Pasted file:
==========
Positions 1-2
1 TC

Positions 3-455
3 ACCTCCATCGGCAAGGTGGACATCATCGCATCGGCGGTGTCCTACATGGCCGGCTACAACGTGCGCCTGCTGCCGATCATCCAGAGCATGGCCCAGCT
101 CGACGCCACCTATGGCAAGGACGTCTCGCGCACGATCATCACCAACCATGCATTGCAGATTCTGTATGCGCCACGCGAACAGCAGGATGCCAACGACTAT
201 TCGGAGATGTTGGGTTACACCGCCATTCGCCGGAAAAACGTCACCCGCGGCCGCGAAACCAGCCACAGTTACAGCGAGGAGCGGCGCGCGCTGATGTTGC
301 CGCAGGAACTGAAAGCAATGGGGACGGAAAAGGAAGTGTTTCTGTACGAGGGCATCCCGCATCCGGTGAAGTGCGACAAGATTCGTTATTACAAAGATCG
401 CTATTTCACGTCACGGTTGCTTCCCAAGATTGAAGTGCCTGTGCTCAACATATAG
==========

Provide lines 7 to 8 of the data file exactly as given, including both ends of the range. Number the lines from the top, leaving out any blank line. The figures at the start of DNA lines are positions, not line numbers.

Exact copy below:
301 CGCAGGAACTGAAAGCAATGGGGACGGAAAAGGAAGTGTTTCTGTACGAGGGCATCCCGCATCCGGTGAAGTGCGACAAGATTCGTTATTACAAAGATCG
401 CTATTTCACGTCACGGTTGCTTCCCAAGATTGAAGTGCCTGTGCTCAACATATAG